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Southern California, a train lover’s paradise

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Southern California is a train lover’s paradise, especially if one loves riding trains and not just watching them pass by.

For riding pleasure, we have the San Diego Trolley with its ubiquitous red cars. The Trolley system has 53 stations, 54 miles of tracks, and three routes (Orange Line, Red Line, Blue Line). It will take one down to the Mexican border, out east to Santee, to downtown San Diego, and all around downtown. Its average of 122,400 riders on week days makes it the nation’s fourth most-ridden light rail system.

San Diego Trolley at the historic Santa Fe Depot in downtown San Diego

Santa Fe Depot in San Diego

Pictures copyright 2012 Russel Ray Photos

There also is a historic streetcar that runs circular routes downtown on the Silver Line. Looks like this:

San Diego Trolley vintage streetcar

Pictures copyright 2012 Russel Ray Photos

There is the Coaster, which travels between downtown San Diego’s historic Santa Fe Depot and Oceanside, 38 miles north.

Coaster at the San Diego County Fair

Once you get to Oceanside, you can hitch a ride on Metrolink all the way to the historic Union Station in downtown Los Angeles.

Metrolink

Union Station in Los Angeles

Pictures copyright 2012 Russel Ray Photos

Or you can choose to ride Amtrak from downtown San Diego all the way to downtown Los Angeles, one of the most beautiful routes on the entire Amtrak system.

Amtrak Pacific Surfliner in Del Mar, California

Pictures copyright 2012 Russel Ray Photos

Once in Oceanside, you can take the Sprinter east to Escondido, about twenty miles and just a few miles from the San Diego Zoo Safari Park.

Sprinter

Pictures copyright 2012 Russel Ray Photos

If your preference is for freight trains, BNSF serves the San Diego area.

BNSF locomotive in San Diego

Pictures copyright 2012 Russel Ray Photos

BNSF doesn’t make it easy to watch their trains, though. Their tracks are in heavy industrial areas and usually behind high walls and fences.

To watch freight trains, I highly suggest taking a day trip to Los Angeles or Palm Springs and watching the Union Pacific trains build America.

Union Pacific Railroad, Building America

Union Pacific Railroad

Union Pacific 6190, a former Southern Pacific engine

Lonely boxcar in the desert faa framed

Pictures copyright 2012 Russel Ray Photos

You can often catch the historic ATSF 3751 steam engine making its way around California since it’s based in Los Angeles.

ATSF 3751 at Los Angeles at National Train Day in May 2012

Pictures copyright 2012 Russel Ray Photos

Every few years, the Union Pacific’s own historic steam engine, #844, cruises through Southern California pulling historic passenger cars.

Union Pacific 844 steam engine in Southern California, November 2011

Union Pacific 844 steam engine in Southern California, November 2011

Union Pacific 844 steam engine in Southern California, November 2011

Pictures copyright 2012 Russel Ray Photos

If you’re in Los Angeles, where traffic is a horrible mess at all hours of the day, park the car somewhere and take Metrolink or Metro Rail. The trains are fast and clean, and the stations, especially those of the newer Metro Rail, are public works of art in and of themselves.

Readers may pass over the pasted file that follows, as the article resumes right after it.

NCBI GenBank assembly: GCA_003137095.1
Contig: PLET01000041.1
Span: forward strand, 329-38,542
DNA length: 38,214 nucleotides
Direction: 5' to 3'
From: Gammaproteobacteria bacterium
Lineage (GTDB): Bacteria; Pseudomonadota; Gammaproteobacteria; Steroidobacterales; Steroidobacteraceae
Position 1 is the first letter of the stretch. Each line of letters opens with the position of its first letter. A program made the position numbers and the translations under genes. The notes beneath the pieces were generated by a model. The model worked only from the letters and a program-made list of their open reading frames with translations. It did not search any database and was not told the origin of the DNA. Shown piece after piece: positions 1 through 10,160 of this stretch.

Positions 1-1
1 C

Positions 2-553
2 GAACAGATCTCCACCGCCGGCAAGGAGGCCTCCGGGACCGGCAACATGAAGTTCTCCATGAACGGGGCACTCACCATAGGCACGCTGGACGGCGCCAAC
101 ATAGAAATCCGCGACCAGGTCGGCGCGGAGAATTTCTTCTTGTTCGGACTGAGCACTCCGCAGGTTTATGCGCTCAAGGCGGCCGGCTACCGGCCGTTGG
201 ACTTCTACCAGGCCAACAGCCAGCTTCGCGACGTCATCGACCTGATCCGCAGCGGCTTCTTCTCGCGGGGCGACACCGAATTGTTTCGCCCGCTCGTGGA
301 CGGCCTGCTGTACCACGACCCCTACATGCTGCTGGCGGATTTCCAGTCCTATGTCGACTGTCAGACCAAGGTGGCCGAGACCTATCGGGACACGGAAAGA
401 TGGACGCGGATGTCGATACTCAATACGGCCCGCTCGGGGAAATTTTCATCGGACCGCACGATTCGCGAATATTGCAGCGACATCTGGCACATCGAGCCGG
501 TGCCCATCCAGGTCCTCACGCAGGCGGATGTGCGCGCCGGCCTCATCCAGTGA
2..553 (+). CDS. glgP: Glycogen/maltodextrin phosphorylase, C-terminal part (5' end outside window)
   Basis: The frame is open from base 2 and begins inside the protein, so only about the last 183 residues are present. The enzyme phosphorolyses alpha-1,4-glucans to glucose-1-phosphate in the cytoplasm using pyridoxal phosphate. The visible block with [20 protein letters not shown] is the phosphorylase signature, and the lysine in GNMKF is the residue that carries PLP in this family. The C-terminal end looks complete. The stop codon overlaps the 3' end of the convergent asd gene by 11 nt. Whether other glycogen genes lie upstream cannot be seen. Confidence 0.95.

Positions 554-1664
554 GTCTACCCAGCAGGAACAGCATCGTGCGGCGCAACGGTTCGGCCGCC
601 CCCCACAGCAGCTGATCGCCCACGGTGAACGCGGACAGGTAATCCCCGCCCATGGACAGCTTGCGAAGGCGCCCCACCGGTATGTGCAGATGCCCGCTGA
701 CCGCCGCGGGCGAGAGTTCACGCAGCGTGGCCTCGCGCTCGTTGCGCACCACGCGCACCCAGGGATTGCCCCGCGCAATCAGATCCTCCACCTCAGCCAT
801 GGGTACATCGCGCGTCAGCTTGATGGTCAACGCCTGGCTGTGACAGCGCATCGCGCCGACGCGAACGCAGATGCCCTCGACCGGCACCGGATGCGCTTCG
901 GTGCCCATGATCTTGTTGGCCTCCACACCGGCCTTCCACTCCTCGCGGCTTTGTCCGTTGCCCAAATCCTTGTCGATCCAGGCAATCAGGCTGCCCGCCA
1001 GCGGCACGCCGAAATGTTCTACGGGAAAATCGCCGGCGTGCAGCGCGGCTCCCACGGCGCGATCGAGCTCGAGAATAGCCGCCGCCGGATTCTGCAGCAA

Metro Rail of Los Angeles

Red Line on the Metro subway in Los Angeles

Red Line on the Metro subway in Los Angeles

Red Line on the Metro subway in Los Angeles

Pictures copyright 2012 Russel Ray Photos

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Music on Mondays (4-14-14) – Taking it easy

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Since I will be a vendor at the Cat House on the Kings fundraiser the weekend of May 3, I pretty much decided that I won’t be going to Los Angeles for National Train Day (May 10) this year. I’ll miss it because ATSF 3751, a steam engine built in 1927, is always there since it is housed just a mile south of Union Station.

ATSF 3751 at Los Angeles at National Train Day in May 2012

Pictures copyright 2012 Russel Ray Photos

Fortunately, ATSF 3751 always shows up a month earlier at San Bernardino Railroad Days. That’s where I went yesterday, taking the
San Diego Trolley from La Mesa to the historic Santa Fe Depot in downtown San Diego,
then Amtrak from San Diego to the historic Union Station in Los Angeles,
then Metrolink from Los Angeles to the historic Santa Fe Depot in San Bernardino.

Santa Fe Depot, San Diego, California

Pictures copyright 2012 Russel Ray Photos

Union Station in Los Angeles

Pictures copyright 2012 Russel Ray Photos

Santa Fe Depot in San Bernardino, California

Pictures copyright 2012 Russel Ray Photos

I left the driving to them, which allowed me to take it easy. Ah that peaceful, easy feeling as the train left here yesterday morning. Sadly, none of the trains went by the Hotel California.

Pictures copyright 2012 Russel Ray Photos

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Pictures copyright 2012 Russel Ray Photos

Pictures copyright 2012 Russel Ray Photos

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Union Station in Los Angeles

Leave the parking to them!

Out & About

Pictures copyright 2012 Russel Ray Photos

Not that it would ever happen to me, but if you live in San Diego and get bored after a few years, we’re fortunate to have Los Angeles just ninety miles up the road. Put San Diego, Los Angeles, and Palm Springs together — all within 100 miles of each other — and you couldn’t possibly be bored in Southern California!